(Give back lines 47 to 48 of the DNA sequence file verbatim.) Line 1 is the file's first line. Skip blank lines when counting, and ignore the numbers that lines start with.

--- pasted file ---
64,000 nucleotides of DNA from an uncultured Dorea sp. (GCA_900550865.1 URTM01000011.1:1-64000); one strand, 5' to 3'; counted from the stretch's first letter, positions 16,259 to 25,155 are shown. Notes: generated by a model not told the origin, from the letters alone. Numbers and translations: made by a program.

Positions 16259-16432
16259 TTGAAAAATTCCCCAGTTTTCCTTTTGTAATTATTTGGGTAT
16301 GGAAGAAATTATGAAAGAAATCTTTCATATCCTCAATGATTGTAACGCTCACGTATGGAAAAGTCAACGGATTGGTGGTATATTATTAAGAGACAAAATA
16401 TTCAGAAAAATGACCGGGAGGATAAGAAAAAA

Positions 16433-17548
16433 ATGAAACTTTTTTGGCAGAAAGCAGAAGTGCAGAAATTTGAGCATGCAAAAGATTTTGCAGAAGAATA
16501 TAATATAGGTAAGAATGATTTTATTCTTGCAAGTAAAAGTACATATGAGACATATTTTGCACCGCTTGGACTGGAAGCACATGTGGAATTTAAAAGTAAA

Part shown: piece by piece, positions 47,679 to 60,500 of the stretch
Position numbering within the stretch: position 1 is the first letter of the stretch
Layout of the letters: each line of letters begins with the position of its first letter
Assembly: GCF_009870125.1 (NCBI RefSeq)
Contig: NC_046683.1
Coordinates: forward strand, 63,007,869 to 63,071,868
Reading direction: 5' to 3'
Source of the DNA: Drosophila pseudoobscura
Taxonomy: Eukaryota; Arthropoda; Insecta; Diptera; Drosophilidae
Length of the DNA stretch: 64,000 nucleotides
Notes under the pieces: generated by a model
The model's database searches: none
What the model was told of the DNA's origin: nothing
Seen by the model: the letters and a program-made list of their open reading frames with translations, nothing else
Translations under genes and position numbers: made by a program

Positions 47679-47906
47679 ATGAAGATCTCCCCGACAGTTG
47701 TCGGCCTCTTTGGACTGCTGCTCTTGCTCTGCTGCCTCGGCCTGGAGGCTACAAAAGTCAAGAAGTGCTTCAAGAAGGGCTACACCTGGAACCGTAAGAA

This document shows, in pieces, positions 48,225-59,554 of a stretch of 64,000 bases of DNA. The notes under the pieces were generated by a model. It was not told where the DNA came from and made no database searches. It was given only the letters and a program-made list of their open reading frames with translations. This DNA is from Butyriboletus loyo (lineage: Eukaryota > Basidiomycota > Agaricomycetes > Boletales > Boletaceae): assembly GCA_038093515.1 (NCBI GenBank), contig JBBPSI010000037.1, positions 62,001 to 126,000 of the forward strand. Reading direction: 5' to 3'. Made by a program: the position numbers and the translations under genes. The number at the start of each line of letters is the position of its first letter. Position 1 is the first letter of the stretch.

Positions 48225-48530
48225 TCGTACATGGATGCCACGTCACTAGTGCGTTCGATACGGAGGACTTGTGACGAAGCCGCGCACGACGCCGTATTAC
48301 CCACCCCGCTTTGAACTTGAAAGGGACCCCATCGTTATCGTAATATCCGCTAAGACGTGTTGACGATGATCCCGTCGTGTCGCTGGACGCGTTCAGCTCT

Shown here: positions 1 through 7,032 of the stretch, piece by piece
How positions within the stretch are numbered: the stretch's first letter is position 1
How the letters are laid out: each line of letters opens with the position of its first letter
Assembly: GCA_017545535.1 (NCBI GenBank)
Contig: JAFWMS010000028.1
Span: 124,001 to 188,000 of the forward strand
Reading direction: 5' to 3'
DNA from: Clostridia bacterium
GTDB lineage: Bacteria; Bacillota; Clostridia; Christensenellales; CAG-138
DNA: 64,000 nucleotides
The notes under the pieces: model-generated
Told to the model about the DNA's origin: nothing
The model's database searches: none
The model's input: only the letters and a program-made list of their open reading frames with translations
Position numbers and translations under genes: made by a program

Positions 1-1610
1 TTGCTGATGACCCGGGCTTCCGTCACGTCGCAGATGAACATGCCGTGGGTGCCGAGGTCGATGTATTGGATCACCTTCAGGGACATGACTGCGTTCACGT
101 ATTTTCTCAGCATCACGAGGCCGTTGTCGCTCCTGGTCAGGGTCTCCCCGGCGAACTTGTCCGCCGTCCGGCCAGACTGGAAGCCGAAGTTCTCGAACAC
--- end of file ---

1 TTGCTGATGACCCGGGCTTCCGTCACGTCGCAGATGAACATGCCGTGGGTGCCGAGGTCGATGTATTGGATCACCTTCAGGGACATGACTGCGTTCACGT
101 ATTTTCTCAGCATCACGAGGCCGTTGTCGCTCCTGGTCAGGGTCTCCCCGGCGAACTTGTCCGCCGTCCGGCCAGACTGGAAGCCGAAGTTCTCGAACAC